MIAMI – The Third District Court of Appeal reversed a trial court’s order awarding attorney’s fees to Okay Insurance in a pregnancy discrimination suit against Okay Insurance.
Milena Balmaseda, who accused Okay of pregnancy discrimination, filed a motion to review the July 12, 2017, order that awarded more than $8,000 in attorney fees to the company. In the March 14 ruling, the appeal court said the fee judgment was prematurely entered because the issues of damages in the case remains pending. After Balmaseda filed the discrimination suit, Okay filed a counterclaim, alleging she violated the two-year non-compete provision in her employment agreement.
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Okay Insurance, which was seeking injunctive relief and monetary damages, moved for a temporary injunction that the trial court granted, and the appeal court affirmed. The appeal court then entered an order granting Okay's motion for its attorney fees and “remanded to the trial court to fix amount.”
Balmaseda and Okay subsequently filed competing motions for summary judgment, which is a judgment entered by a court without a full trial. Balmaseda argued that the insurance company’s right to seek a permanent injunction under the non-compete provision had expired, while Okay Insurance filed a competing motion for summary judgement on its counterclaim.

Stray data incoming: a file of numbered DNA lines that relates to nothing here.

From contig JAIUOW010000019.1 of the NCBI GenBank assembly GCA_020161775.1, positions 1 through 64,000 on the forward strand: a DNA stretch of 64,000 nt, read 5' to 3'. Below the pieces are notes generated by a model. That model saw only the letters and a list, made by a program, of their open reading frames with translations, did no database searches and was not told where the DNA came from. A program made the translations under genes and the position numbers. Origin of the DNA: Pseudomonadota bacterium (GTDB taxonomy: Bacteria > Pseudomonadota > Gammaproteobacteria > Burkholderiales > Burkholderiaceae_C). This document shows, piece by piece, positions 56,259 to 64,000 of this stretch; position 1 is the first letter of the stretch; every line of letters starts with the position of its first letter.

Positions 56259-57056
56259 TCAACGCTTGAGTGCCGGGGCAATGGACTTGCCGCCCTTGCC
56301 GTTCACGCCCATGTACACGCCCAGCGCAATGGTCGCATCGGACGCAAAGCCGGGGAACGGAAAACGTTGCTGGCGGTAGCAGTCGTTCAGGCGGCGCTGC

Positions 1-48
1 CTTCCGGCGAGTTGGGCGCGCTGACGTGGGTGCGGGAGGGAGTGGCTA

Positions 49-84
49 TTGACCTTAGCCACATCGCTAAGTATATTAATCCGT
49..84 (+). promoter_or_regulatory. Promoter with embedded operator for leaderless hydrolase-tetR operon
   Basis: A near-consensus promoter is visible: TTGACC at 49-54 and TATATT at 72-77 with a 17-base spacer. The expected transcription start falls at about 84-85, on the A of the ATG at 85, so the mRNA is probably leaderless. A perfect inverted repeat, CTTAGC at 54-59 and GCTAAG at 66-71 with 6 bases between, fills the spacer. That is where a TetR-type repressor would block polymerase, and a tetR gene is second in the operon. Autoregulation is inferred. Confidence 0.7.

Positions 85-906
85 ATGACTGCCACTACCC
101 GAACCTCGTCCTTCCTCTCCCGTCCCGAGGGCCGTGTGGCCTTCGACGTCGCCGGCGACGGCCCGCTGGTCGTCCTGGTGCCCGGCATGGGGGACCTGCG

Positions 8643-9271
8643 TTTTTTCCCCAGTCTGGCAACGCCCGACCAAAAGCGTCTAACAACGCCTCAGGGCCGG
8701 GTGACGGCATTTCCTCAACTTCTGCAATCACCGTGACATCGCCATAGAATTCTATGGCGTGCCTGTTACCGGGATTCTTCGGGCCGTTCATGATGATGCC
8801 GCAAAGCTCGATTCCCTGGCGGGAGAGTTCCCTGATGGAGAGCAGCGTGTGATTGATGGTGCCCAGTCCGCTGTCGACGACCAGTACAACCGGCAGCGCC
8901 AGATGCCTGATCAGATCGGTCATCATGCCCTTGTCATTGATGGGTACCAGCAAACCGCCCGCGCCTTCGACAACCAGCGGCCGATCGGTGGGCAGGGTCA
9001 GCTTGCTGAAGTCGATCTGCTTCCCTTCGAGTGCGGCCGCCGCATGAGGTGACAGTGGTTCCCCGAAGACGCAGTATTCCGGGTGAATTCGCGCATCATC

Following a hearing, the trial court denied Okay's motion and granted part of Balmaseda’s motion, saying “Ms. Balmaseda has clearly shown that the counter-defendants are not entitled to injunctive relief.” But the issue of damages remains pending.
In her motion for review, Balmaseda argued the trial court shouldn’t have awarded the company attorney’s fees because of the pending ruling on damages. Upon review, the appeal court ruled that the lower court’s order should have stated that the fees were contingent on the company “ultimately prevailing” on its counterclaim.
“We conclude that this court’s instructions to the trial court ‘to fix amount’ has caused the trial court to prematurely address and rule on Okay Insurance’s motion for appellate attorney fees because Okay's counterclaim has not yet been fully resolved,” the court said.